Many of us will be taking time this Sunday to celebrate and remember the important women in our lives on Mother's Day. As Colombia is also honoring the role of mothers and women on this holiday, we wanted to take time to hear from one of our Opportunity Education Specialists in Colombia, Andrea del Pilar A. Camacho, who has excelled in her personal educational journey, which she attributes in large part to the women that have tirelessly invested in her over the years.
Andrea presents the EduQuality program to school leaders at Introduction Workshop
Where did your educational journey begin?
I was born in a small, rural town in Colombia. At that time opportunities to study and get an education was really difficult. However, my family always worked and struggled very hard. They taught me to look for what I wanted to do in my life and helped me move ahead and achieve my dreams.
I studied in a public school in my town. At that time I connected to a local pastor who woke me up to dreaming of helping people in the community. After this, as a child, I was always thinking of how to help people, which led me to begin thinking of becoming a teacher. My mother started to work hard to help me achieve my dream of teaching.
How did you get from a simple dream of teaching to earning a Bachelor's degree in Mathematics and Physics and a Master's degree in Education?
I ended up attending the university in the capital of my state. I also started thinking about studying engineering or astronomy, because I was always thinking about stars and galaxies. In the end, I decided to combine my two passions and study to be a teacher of mathematics and physics.
It was very difficult and I had to study a lot. At the end of my studies, I had to research and present a final project. Because I was thinking of how difficult it was for me to understand mathematics and physics, I began wondering how people with disabilities such as visual impairment can understand these subjects. So I focused my project on answering that question and began dreaming of teaching mathematics and physics to students with these challenges.
That is why I decided to continue my studies and pursue post-graduate education focused on special education needs for children. Once I earned my Master's degree in Education, I began teaching students with disabilities in both urban and rural schools. I also developed a Teacher's Guide to using with visually impaired students trying to learn geometry, as I realized there weren't any materials on this for teachers to use. I ended up working with the National Institute for Blind People in Colombia and was able to expand and share this resource.
When you reflect on all of your educational success, were there any specific women in your life that played a key role in supporting you?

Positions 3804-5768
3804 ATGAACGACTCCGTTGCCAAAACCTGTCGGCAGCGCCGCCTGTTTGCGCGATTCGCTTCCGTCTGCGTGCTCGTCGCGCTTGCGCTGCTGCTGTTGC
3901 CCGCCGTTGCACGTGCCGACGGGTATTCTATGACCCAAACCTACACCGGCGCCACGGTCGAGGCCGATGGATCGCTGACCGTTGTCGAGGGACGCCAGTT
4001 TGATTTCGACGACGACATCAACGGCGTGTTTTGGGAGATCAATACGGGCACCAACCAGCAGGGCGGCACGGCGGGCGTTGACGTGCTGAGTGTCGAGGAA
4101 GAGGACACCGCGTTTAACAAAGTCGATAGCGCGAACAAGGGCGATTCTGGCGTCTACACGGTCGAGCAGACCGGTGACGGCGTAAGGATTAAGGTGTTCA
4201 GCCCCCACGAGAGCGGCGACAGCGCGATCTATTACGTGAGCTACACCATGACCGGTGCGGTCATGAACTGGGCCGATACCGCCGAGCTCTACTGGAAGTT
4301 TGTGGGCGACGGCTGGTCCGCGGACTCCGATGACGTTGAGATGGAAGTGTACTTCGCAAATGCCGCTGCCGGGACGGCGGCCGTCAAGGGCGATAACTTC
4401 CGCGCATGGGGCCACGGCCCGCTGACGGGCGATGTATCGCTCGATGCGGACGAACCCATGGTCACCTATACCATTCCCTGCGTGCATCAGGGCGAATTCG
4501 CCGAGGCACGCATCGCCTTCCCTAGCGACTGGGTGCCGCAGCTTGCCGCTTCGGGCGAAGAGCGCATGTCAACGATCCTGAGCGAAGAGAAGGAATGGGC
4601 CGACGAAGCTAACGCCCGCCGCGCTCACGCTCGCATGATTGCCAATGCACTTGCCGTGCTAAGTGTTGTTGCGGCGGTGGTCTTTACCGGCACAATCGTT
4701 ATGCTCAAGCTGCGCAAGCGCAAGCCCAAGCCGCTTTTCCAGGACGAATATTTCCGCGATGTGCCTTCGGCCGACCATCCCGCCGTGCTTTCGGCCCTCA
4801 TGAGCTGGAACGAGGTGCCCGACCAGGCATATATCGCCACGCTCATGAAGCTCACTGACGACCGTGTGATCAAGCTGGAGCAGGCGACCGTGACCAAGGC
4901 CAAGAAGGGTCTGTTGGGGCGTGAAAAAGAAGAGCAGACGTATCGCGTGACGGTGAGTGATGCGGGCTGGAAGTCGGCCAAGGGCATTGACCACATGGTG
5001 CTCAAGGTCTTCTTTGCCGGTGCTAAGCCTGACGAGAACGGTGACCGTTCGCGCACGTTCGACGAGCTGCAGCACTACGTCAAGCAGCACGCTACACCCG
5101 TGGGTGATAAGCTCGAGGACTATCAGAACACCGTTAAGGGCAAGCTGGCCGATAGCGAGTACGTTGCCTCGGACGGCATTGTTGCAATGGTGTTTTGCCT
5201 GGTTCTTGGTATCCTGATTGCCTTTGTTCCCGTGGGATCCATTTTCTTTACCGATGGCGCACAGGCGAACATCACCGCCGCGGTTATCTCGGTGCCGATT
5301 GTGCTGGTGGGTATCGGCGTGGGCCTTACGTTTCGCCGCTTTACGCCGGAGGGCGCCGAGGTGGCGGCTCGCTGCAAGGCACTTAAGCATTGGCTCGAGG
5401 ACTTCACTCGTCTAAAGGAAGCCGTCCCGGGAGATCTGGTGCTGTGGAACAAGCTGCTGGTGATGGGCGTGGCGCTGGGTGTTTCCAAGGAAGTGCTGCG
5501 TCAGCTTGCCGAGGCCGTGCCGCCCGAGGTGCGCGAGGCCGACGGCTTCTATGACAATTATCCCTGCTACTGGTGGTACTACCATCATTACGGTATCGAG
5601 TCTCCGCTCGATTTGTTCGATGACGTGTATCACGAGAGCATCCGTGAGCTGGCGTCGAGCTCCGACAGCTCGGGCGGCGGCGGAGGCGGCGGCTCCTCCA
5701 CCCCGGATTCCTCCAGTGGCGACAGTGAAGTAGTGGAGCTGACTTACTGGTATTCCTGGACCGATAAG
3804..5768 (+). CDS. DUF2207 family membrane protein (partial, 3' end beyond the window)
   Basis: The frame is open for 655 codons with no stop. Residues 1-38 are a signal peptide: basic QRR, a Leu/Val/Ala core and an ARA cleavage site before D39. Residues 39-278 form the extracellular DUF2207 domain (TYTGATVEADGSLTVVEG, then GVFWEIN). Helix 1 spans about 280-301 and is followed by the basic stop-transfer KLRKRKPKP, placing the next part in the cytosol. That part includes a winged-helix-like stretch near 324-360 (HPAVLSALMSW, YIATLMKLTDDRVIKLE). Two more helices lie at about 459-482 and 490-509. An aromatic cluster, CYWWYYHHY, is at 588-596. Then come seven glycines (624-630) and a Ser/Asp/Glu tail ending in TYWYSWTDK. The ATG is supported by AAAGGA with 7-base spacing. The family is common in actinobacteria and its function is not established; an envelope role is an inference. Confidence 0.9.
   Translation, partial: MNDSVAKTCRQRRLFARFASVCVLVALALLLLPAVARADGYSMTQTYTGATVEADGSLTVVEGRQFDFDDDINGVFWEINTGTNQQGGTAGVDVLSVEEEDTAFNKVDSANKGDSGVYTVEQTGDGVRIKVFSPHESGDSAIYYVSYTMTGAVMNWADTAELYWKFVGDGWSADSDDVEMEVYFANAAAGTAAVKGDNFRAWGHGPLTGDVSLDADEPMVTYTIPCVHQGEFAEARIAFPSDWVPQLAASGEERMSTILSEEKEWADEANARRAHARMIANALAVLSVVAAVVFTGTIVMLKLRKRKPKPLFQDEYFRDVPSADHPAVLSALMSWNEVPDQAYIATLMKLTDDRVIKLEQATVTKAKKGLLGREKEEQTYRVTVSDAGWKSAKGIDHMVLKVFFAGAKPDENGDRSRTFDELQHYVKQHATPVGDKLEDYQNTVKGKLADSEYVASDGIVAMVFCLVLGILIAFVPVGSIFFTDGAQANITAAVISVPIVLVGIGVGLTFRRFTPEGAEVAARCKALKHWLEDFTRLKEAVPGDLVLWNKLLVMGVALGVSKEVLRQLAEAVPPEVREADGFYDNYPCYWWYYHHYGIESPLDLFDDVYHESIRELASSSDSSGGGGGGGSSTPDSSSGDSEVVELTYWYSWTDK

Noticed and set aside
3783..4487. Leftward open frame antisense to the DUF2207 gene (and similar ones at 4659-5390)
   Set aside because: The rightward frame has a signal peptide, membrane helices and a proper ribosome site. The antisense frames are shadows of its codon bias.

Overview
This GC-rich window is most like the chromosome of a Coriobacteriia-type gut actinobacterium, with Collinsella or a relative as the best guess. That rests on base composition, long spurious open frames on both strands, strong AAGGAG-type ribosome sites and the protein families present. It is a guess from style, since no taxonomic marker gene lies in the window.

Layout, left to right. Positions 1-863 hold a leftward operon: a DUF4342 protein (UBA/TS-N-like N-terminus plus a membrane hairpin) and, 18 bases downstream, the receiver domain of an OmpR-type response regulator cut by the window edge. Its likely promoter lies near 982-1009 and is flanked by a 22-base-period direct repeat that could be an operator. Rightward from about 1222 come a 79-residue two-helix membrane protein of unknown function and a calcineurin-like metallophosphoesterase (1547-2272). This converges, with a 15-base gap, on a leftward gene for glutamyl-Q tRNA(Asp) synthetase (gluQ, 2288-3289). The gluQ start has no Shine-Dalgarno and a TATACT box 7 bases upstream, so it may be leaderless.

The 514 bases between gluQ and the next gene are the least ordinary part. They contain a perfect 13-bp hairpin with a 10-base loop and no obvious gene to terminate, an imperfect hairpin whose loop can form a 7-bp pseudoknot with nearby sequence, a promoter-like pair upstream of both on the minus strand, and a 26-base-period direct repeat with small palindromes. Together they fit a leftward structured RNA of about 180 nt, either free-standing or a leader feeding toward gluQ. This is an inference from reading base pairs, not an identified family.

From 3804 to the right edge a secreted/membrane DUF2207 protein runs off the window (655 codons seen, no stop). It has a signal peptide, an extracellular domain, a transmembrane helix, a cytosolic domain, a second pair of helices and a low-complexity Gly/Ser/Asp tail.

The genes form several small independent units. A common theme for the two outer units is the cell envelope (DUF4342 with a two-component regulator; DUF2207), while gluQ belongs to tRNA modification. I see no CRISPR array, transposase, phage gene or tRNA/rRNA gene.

The women in my life were really important for my education. I thank God for having them in my family. My family was really small but I was always surrounded by women - my mom, grandmother, two sisters, and two aunts. Ten years ago it wasn't easy for women to get an education. My mom didn't have the chance to go to school but made a big effort for me to go to school. She made my dream of studying come true.
She focused on teaching me important values like being honest and always struggling for what you want. The women in my family constantly talked to me about being a strong woman and struggling for what I want to accomplish in life. Despite the difficulties that my family faced, they accomplished a lot and are good now, which makes me happy.
Andrea meets with a cluster of school leaders in Bogotá
Can you describe what has changed for women in Colombia over the last twenty years in terms of access to education?
The system in Colombia has advanced a lot in terms of involving girls in education. Improvements in equal access to education have been significant. The evolution between the '80s until now has been impressive in both rural and urban areas.
However, we have a lot of work to do and still have big challenges. I believe the biggest challenge is to change the perception about gender and to work on gender equality focusing on special skills in schools to fight stereotypes. For example, specifically in mathematics, advancement is very different between girls and boys. It is because of the gender stereotype that Colombian people commonly think about topics related to math like engineering or architecture as more focused on men than women.
You can hear people say that if a man is good in mathematics people think it is something he is born with, but if a woman is good with mathematics, people say that woman had to work a lot to be as good as she is. For that reason, many girls prefer to study other things because they think it will be hard for them. I had to struggle with comments like "Oh really, are you studying this? But it is so hard for girls." But you can still find groups of girls that overcome these troubles and are very good in these areas and like to study.
What would you say directly to a young girl right now in Colombia about how to achieve her ambitions?
Believe in yourself.
Believe in your heart and all your skills and continue dreaming.
Everything is in your mind. If you are optimistic you can achieve everything you want.
Believe it, because it is my testimony. I know what it means to believe.
Special thanks to Laura Enriquez and Eduardo Delgado for their translation support.